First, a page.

Manually uploading Assets

This guide will use a curl & NodeJS example to upload data into your project.

The Workflow

To get an asset manually from your hard-drive or from an external URL into GraphCMS, we need to follow 3 steps:

  1. Send the asset to Filestack using our API Key and our stage name.
  2. Receive the response from Filestack which includes the unique handle, size, url etc.
  3. Send a createAsset mutation to your project endpoint to link the image.

Setup - API Key

Before we can get started with uploading we need to retrieve the API Key from our Management API.

To do this, head to the API Explorer in your project. At the top, there is a dropdown right next to the "Prettify" button. If you click it you can select "Management API".

Now paste in the following query, placing PROJECT_ID with the ID that you find in your URL.

    viewer {
        project(id: "PROJECT_ID") {
            stage(name: "master") {
                assetConfig {

If you are using multiple stages, you will also need to replace stage(name:"master") with the stage you want to work with. If you are not using staging, don't worry about it!

You can see all the stage names that are available with this query (also needs to be run against the Management API):

    viewer {
        project(id: "6fbda0ba20a84b188d9ebe17a4d50f16") {
            stages {

Press the big play button and you should retrieve your API Key!

Sending the Asset to Filestack

Please always make sure to prepend a random ID to the filename part of the path of the asset you are uploading.

To generate a unique random ID, you can use a package like uniqid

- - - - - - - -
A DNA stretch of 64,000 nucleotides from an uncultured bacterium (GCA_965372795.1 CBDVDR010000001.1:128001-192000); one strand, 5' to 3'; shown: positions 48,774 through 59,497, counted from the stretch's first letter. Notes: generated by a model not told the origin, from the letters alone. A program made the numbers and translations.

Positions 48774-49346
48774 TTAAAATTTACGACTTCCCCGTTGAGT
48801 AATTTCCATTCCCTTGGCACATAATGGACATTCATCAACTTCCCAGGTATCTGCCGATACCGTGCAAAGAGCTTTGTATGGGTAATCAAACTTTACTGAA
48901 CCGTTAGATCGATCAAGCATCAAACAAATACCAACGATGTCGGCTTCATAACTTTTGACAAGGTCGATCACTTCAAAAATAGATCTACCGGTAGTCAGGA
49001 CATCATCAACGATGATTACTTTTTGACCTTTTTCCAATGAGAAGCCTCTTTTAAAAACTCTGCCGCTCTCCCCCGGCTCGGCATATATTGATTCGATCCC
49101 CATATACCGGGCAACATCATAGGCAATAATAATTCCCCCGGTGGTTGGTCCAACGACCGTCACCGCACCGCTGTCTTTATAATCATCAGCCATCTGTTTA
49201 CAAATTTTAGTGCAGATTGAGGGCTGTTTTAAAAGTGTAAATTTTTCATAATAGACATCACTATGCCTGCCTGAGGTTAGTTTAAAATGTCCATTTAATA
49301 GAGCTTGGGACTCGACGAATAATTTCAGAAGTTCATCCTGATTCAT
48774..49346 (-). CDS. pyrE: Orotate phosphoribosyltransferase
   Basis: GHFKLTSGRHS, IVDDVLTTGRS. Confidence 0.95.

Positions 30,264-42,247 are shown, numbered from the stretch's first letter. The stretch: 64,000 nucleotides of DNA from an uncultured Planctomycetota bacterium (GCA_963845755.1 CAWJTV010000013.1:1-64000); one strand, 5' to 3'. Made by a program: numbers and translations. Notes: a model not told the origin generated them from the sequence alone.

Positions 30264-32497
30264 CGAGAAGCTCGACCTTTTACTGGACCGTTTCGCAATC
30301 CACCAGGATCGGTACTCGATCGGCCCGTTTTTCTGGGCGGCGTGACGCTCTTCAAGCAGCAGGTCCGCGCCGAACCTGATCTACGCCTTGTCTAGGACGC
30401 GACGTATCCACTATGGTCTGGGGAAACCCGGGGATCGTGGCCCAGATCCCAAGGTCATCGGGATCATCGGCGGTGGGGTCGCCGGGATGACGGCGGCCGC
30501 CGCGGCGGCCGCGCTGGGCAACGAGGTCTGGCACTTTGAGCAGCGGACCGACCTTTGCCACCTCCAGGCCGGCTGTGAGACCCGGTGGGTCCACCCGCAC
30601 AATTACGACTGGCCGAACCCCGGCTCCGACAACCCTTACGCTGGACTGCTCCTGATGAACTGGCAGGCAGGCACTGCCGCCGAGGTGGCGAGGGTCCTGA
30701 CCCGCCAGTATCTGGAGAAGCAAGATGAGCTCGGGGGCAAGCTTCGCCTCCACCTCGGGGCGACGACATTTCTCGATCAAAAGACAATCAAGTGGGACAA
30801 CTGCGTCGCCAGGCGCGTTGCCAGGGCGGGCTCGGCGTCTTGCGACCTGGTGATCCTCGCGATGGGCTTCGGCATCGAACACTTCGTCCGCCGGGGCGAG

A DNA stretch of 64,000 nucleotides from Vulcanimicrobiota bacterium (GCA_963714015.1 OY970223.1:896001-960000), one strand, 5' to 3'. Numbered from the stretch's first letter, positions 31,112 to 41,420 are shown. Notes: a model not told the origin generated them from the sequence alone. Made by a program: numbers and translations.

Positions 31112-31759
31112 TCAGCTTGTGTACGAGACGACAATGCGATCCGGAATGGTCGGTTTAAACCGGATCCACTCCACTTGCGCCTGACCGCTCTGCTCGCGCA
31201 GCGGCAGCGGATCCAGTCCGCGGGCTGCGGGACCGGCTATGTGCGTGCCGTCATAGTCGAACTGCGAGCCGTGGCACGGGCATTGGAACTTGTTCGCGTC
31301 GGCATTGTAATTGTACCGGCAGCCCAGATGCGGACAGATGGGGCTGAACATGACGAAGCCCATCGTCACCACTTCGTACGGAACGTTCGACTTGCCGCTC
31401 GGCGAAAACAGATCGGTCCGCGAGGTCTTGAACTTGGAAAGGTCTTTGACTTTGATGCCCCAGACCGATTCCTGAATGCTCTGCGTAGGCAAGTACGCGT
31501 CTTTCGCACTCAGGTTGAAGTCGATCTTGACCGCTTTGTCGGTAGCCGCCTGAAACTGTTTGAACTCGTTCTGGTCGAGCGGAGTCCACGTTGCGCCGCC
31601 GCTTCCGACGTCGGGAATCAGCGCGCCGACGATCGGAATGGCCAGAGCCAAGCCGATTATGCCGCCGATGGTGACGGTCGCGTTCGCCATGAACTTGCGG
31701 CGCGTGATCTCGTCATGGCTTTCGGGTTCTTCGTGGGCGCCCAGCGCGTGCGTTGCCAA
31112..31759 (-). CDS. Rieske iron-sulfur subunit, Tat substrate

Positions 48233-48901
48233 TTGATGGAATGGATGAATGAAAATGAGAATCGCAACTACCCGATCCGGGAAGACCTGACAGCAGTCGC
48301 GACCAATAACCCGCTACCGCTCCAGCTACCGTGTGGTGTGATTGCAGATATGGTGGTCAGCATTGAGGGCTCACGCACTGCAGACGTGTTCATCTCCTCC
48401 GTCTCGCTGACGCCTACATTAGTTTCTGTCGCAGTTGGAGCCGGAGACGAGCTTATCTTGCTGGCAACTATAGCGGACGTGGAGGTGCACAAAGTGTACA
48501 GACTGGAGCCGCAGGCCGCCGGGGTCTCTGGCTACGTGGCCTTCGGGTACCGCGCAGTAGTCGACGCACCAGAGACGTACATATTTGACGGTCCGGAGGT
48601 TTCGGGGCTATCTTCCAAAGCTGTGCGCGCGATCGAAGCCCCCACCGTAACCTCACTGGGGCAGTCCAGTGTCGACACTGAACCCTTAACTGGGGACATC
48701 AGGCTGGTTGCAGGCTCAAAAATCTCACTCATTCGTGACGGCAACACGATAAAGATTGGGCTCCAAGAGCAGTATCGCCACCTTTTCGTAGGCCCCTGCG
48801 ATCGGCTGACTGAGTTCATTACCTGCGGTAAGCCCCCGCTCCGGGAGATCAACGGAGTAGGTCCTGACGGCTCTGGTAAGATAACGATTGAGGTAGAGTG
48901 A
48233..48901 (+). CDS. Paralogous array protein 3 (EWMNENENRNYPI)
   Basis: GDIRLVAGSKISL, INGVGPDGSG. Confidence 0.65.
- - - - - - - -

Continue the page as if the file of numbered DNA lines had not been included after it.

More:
We will use curl for this example, but you should be able to use the information to accomplish the same in almost any framework.

The endpoint we will be talking to looks like this:

Again, notice the RANDOMID part here, right before the filename. This is very important, as you otherwise might overwrite assets with the same filename. This is only an issue when you upload the files via the Filestack API.


Here is an example URL that I used (the API Key is fake here):

Handy curl Commands

File from Hard-Drive

For sending a file from your hard-drive, the command would look like this:

curl -X POST -F 'fileUpload=@"<filename with ending or path>"' ""

Filled out it will look like this:

curl -X POST -F 'fileUpload=@"logo.png"' ""

File from external URL

For sending an image from an external URL the curl will look like this:

curl -X POST -d url="<url where image is already hosted>" ""

Receiving the Response

If the curl you used went through successfully, you will get a response like this:

  "container": "gcms-prod-eu-west-1",
  "url": "",
  "filename": "logo.png",
  "key": "5cb80469f4fe4e3b8d94b868710415e6-master/30mwfxcuk56k1bwl_logo.png",
  "type": "image/png",
  "size": 101824

The url still points to In the next step when will only need the last part of that URL, which is called the handle. The URL will then be computed on the server to be

Linking the Image to GraphCMS

We now need to run a mutation against our project API to link the image in Filestack with GraphCMS. In the API Explorer, use the dropdown at the top and select Stage: master or any other that you used for uploading the Asset.

To run the createAsset mutation we now need the data that Filestack sent us. First thing is the handle. which is the last part of the url parameter, rHRHnMUyRo6HM1OCZjN1 in this case. We also need the filename, size and type which is the mimeType in the mutation. The filename doesn't need to contain the random ID here.

This is how it could look like:

mutation uploadAsset {
        data: {
            handle: "rHRHnMUyRo6HM1OCZjN1"
            fileName: "logo.png"
            size: 101824
            mimeType: "image/png"
            status: PUBLISHED
    ) {

The response will be:

    "data": {
        "createAsset": {
            "id": "cjncvs9rnlybr0932wg1ha85y",
            "url": ""

Finishing up

Now we have the URL to access our Asset and we are able to see it in our Asset View!

We use Filestack as our Asset Provider. They also offer a React Component that should make uploading images way easier.


We also created a little node script to show you how an uploading scenario might look like. This script uses placeholder images, that are already hosted somewhere. You can apply the same logic to upload images from your hard drive.

Upload Node Script Example